Arnold Fege, President of the Public Advocacy for Kids nonprofit, reflects on what it takes to create equity and reimagine schooling in rural communities after COVID-19. His article centers around five questions: unpacking the United States’ political will to resolve internet inequality; examining organizational changes needed to wholly care for students; identifying effective strategies to retain educators; looking to the relationship between federal funding and success in rural education; and predicting the role of state education agencies in providing school resources.

Practitioner’s Perspective: Newcomers and English Learners Living in Small Town America
Amanda Ensor, a Title I Family Engagement Specialist for Queen Anne’s County Public Schools, shares how a school in Sudlersville, Maryland, implements a family-school partnership program to welcome newcomer families in a one-stop-light town on Maryland’s Eastern Shore. The community-based, school- and partner-sponsored program has positively impacted English Learner students and families and teachers from all backgrounds.

Equity and Expectations: Leading Rural Communities through Unprecedented Pressures
Dr. McHenry-Sorber’s and Dr. Hall Sutherland’s study on rural schools in South Carolina, West Virginia, and Vermont is one of the first of its kind to explore the ways rural leaders implement state equity policies in their schools. Drawing on their expertise as rural scholars, they examine strategies, strengths, and challenges for rural community leaders to respond to issues of race, economic inequality, and immigration.

When Pandemic Meets Endemic: Injustice in Our Rural Homes
Director J. Spenser Darden from West Virginia University clearly outlines how racism and placism intersect to make life more difficult for people of color who live in rural areas. He breaks down the direct impact of historic racist policies and ideas on the ways different groups of people are treated in the United States, and describes how placist ideas have magnified the global pandemic for rural communities of color. His article includes interview excerpts from his conversations with “Justin” (not his real name), a Black student at WVU.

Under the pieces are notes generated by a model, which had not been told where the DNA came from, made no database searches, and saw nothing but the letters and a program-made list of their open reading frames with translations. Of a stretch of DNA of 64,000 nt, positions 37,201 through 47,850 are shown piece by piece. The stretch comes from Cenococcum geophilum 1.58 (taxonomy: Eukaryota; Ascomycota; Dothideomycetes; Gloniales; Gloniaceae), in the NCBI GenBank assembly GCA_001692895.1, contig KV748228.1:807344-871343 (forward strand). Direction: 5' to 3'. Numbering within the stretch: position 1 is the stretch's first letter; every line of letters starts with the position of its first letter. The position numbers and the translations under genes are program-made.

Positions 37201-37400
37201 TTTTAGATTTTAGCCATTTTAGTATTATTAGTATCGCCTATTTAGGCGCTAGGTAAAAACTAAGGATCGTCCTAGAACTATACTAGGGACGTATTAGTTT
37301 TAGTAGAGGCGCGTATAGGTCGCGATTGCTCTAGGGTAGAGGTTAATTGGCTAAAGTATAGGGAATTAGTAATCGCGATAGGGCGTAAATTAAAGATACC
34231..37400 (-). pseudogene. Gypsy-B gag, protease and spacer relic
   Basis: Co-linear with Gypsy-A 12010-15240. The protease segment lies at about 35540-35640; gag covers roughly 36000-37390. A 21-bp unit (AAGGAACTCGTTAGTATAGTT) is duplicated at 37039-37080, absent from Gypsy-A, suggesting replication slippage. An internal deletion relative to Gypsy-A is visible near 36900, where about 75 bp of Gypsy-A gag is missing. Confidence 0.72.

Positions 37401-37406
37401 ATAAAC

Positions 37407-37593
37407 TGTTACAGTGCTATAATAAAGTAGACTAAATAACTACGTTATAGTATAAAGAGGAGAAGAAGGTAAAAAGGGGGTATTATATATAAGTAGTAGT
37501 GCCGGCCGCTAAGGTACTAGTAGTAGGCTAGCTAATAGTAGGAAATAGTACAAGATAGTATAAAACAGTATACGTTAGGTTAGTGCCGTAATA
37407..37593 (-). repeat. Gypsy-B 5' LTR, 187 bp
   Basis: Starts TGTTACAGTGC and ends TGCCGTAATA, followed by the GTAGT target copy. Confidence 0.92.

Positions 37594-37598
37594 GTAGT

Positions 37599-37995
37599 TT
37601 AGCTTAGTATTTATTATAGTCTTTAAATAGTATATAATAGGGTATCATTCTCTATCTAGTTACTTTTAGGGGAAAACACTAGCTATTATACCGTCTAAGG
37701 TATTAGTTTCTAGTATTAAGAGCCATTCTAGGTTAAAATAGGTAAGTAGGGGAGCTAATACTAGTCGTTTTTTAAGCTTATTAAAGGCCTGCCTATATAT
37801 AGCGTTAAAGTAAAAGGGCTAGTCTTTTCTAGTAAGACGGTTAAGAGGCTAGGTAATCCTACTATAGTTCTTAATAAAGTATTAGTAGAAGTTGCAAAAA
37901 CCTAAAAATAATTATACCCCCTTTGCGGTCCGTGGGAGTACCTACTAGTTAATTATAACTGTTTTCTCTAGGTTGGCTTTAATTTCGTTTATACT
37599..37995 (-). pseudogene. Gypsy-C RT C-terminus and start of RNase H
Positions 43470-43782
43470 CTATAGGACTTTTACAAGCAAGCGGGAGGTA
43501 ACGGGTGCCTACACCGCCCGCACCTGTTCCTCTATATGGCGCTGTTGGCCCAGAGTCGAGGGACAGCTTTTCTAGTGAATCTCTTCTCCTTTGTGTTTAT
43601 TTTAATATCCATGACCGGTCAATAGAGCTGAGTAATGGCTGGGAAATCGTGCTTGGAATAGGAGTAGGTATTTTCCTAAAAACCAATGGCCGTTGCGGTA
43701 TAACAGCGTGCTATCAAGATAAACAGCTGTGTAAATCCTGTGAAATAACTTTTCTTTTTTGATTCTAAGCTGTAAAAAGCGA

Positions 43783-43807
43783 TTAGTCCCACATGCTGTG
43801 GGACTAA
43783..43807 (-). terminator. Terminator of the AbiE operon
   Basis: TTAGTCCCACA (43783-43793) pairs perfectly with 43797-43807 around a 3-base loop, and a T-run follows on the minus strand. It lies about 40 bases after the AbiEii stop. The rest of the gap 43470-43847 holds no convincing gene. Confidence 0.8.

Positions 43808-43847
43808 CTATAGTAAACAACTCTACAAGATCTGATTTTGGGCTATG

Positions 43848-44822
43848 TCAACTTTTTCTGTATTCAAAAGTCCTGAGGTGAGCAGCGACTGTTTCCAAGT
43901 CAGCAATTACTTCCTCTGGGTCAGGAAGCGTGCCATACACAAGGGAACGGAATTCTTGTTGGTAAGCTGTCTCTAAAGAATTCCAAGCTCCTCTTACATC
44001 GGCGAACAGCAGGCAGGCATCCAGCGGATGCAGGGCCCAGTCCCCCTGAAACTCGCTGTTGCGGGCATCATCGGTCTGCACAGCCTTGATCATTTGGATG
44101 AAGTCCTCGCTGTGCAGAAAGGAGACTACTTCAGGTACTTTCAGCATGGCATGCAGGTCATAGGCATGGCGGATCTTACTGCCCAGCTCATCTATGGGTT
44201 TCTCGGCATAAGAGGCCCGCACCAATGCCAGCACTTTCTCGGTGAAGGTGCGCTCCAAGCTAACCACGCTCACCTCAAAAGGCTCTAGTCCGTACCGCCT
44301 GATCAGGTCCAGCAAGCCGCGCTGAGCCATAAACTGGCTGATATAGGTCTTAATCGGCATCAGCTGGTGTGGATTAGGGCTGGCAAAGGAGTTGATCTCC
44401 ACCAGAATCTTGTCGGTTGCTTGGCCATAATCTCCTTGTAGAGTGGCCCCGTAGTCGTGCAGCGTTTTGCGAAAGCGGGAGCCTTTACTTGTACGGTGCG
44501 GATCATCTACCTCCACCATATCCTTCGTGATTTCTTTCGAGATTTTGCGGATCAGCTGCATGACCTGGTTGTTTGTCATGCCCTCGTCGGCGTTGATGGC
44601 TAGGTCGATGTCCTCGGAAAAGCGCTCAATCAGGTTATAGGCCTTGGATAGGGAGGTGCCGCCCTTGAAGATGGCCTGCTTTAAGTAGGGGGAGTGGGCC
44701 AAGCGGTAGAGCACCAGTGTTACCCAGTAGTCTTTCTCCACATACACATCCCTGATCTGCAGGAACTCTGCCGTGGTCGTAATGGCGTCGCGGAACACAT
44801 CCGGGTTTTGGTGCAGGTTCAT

Growing Up Rural: Inequity for Young Children and Child Care Providers
In their research- and narrative-filled article, Dr. Beverly Boals Gilbert and Dr. Cathy Grace call for action in providing resources to people living in the rural Mississippi Delta. Dr. Grace draws from personal stories growing up and teaching in rural Arkansas, describing the moment she recognized her own learning gaps, the impact of the district’s decision not to integrate schools, and what it was like teaching students without the necessary tools. The authors also draw from other personal stories, including responses from child care professionals who are struggling during COVID-19 closures.

Parent’s Perspective: Living Through Spring 2020 in Rural America
Kristy Brengle balanced a full-time job and full-time teaching when her sons were sent home this spring due to the pandemic. What started as a temporary stay-at-home mandate turned into cutting back her professional hours, supporting her kindergartener and third grader in their classes, and taking care of her infant out of daycare. In Kristy’s essay, she describes the challenges she faced due to lack of broadband, competing priorities, and difficulty dedicating her time to work.

 

This collection was conceived and edited by Heather Biggar Tomlinson, Ph.D., Senior Specialist for Early Childhood and Family Engagement at MAEC. We greatly appreciate the contributions from all of the authors.